Avatar: Frontiers of Pandora is a game this writer has been waiting a long time for. In many ways, it is the Hogwarts Legacy for fans of big blue folk and vibrant alien worlds. But with that apt comparison and Ubisoft Massive at the helm, does it do enough to stand on its own two feet? Or is it nothing more than a pretty tour through Avatar’s greatest hits? While it certainly is pretty and it does its best to hit those Avatar beats, Frontiers of Pandora actually won us over with one of the most enchanting open-worlds available on PS5.
It’s easy to write that off as a given, considering the fervour cinema-goers had for the world of James Cameron’s mega-hit series. However, there was a lot Ubi Massive could have gotten wrong with this interpretation. Thankfully, though, Massive teamed up with Lightstorm, Cameron’s film company, to ensure that it doesn’t just look and feel like Pandora: it is Pandora.
Everything you see, touch, hear, and explore is canon to the Avatar universe, meaning it receives the same level of attention to detail and care for its lore as the main films do. What this results in is one of Ubisoft’s best open worlds to date — a setting that lives and breathes and is an utter delight to explore.
As a young Na’Vi child kidnapped and raised by the immoral RDA, you’ve spent your life in captivity — contained within grey steel walls. However, the events of the first film mean you're put into cryosleep and left in your slumber for 15 years. Awakened at the same time as the events of Avatar: The Way Of Water you are let loose in The Western Frontier, a new region to the universe.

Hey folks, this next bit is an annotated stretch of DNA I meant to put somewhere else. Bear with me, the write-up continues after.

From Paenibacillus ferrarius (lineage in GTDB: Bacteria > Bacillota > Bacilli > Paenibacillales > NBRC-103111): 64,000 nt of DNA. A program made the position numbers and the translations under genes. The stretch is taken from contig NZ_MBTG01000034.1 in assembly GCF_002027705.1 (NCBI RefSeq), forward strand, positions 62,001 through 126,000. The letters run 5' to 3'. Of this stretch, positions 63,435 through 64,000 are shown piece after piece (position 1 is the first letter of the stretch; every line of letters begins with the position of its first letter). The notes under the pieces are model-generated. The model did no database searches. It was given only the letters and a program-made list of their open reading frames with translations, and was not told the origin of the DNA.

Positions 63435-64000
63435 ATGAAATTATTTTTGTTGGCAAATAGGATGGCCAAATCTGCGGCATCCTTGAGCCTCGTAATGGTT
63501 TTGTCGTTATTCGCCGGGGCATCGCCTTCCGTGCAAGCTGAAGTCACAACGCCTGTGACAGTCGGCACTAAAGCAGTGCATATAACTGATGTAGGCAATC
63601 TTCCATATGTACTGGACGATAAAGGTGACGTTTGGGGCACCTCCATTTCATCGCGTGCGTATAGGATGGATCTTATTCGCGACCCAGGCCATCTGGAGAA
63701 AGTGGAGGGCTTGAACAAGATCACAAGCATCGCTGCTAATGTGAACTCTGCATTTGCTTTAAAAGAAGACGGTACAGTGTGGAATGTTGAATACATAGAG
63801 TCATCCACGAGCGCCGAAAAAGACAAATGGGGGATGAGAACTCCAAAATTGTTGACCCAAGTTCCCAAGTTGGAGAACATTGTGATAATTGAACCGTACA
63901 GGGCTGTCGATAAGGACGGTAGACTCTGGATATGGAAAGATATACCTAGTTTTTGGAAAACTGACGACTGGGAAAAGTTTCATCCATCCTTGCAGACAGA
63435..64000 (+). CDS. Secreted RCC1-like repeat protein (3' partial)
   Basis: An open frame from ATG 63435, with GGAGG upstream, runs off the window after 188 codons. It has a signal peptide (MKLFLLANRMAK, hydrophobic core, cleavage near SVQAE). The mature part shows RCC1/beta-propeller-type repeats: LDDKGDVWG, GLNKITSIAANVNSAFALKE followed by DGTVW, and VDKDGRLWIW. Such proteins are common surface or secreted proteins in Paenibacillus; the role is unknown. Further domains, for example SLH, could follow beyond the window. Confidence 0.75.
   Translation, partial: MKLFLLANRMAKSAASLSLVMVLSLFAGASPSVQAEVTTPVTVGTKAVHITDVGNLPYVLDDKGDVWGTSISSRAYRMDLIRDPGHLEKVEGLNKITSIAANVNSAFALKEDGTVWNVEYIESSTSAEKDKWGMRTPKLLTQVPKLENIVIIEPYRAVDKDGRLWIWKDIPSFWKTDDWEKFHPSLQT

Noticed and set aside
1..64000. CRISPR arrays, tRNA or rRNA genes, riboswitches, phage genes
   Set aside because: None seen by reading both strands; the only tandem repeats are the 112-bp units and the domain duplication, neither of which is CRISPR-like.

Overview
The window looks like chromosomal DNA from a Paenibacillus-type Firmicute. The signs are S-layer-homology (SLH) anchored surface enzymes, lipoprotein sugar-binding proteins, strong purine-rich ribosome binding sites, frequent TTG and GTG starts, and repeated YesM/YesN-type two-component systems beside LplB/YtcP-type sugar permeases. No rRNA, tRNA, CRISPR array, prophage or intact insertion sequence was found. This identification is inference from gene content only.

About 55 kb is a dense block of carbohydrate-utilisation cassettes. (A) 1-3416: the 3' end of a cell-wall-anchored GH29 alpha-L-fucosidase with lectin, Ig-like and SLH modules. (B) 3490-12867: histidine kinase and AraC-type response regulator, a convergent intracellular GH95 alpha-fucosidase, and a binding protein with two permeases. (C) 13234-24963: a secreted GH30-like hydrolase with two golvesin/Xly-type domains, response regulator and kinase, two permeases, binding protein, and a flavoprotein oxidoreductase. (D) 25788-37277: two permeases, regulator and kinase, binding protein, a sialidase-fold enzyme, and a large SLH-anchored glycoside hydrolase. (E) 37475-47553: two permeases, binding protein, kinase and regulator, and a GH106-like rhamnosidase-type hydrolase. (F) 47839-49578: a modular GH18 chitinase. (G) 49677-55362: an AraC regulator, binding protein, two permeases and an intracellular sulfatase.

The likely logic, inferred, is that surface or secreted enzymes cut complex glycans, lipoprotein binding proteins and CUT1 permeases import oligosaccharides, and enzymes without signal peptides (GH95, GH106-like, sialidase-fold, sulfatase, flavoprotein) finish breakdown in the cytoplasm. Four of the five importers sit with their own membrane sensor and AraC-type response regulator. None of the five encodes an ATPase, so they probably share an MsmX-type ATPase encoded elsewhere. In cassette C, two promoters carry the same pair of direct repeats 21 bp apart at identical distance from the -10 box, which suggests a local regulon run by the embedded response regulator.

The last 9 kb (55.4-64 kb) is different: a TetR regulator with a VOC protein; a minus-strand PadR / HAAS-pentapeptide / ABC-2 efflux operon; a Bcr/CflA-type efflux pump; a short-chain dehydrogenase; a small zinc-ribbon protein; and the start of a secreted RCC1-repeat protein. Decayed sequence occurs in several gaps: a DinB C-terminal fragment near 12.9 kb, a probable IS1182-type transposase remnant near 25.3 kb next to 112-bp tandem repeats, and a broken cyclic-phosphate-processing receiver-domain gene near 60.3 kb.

This acts as the foundation for the game’s story, which sees your very own Na’Vi reconnecting with the ways of their people. From the outset, your task is to take the fight to the RDA who are spoiling the world for its resources. You’ll explore three regions, coming into contact with different tribes, each affected by the humans in their own ways. On this basis, Frontiers of Pandora is fine. There is an elevated sense of love and care to the story of the resistance, especially as you delve deeper into the ways of a clan like the Zeswa or Kame’Tire. However, when it comes to the big story moments, it goes about exactly as you would expect.
Instead, the real value of the game lies in your free-roaming experience. For one, it’s easily one of the best-looking games on PS5. We were continually impressed as we explored the depths of the Kinglor Forest or rode our Direhorse across the Upper Plains. The level of detail and the density of its foliage is an absolute wonder — and it certainly helps that our biggest performance issue was a slight bit of pop-in. The sound design too has to be mentioned, because it entirely encapsulates each of its three settings with finesse — made even better with a pair of Pulse headphones.